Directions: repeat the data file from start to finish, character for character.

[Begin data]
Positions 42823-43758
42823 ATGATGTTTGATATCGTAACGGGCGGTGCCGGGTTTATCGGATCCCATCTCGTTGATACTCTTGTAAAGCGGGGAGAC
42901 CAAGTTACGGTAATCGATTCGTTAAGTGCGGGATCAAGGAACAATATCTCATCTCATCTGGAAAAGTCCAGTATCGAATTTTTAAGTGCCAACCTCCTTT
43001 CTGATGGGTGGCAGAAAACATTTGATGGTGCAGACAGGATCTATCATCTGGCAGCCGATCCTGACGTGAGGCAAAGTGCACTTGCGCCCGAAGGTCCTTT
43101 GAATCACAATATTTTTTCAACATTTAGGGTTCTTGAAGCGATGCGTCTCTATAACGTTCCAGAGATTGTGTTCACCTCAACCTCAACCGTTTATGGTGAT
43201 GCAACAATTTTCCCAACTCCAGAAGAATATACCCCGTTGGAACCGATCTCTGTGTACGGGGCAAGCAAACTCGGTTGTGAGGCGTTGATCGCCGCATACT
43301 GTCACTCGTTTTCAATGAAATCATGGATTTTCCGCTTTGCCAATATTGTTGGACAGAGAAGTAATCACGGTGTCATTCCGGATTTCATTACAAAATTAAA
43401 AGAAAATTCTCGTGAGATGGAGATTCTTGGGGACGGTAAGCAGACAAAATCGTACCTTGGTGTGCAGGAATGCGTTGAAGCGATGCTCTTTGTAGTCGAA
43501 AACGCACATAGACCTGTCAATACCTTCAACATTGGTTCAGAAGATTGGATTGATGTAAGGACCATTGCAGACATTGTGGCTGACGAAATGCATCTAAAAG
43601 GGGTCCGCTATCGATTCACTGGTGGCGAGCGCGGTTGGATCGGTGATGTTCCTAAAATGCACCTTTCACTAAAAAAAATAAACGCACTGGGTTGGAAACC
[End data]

Positions 42823-43758
42823 ATGATGTTTGATATCGTAACGGGCGGTGCCGGGTTTATCGGATCCCATCTCGTTGATACTCTTGTAAAGCGGGGAGAC
42901 CAAGTTACGGTAATCGATTCGTTAAGTGCGGGATCAAGGAACAATATCTCATCTCATCTGGAAAAGTCCAGTATCGAATTTTTAAGTGCCAACCTCCTTT
43001 CTGATGGGTGGCAGAAAACATTTGATGGTGCAGACAGGATCTATCATCTGGCAGCCGATCCTGACGTGAGGCAAAGTGCACTTGCGCCCGAAGGTCCTTT
43101 GAATCACAATATTTTTTCAACATTTAGGGTTCTTGAAGCGATGCGTCTCTATAACGTTCCAGAGATTGTGTTCACCTCAACCTCAACCGTTTATGGTGAT
43201 GCAACAATTTTCCCAACTCCAGAAGAATATACCCCGTTGGAACCGATCTCTGTGTACGGGGCAAGCAAACTCGGTTGTGAGGCGTTGATCGCCGCATACT
43301 GTCACTCGTTTTCAATGAAATCATGGATTTTCCGCTTTGCCAATATTGTTGGACAGAGAAGTAATCACGGTGTCATTCCGGATTTCATTACAAAATTAAA
43401 AGAAAATTCTCGTGAGATGGAGATTCTTGGGGACGGTAAGCAGACAAAATCGTACCTTGGTGTGCAGGAATGCGTTGAAGCGATGCTCTTTGTAGTCGAA
43501 AACGCACATAGACCTGTCAATACCTTCAACATTGGTTCAGAAGATTGGATTGATGTAAGGACCATTGCAGACATTGTGGCTGACGAAATGCATCTAAAAG
43601 GGGTCCGCTATCGATTCACTGGTGGCGAGCGCGGTTGGATCGGTGATGTTCCTAAAATGCACCTTTCACTAAAAAAAATAAACGCACTGGGTTGGAAACC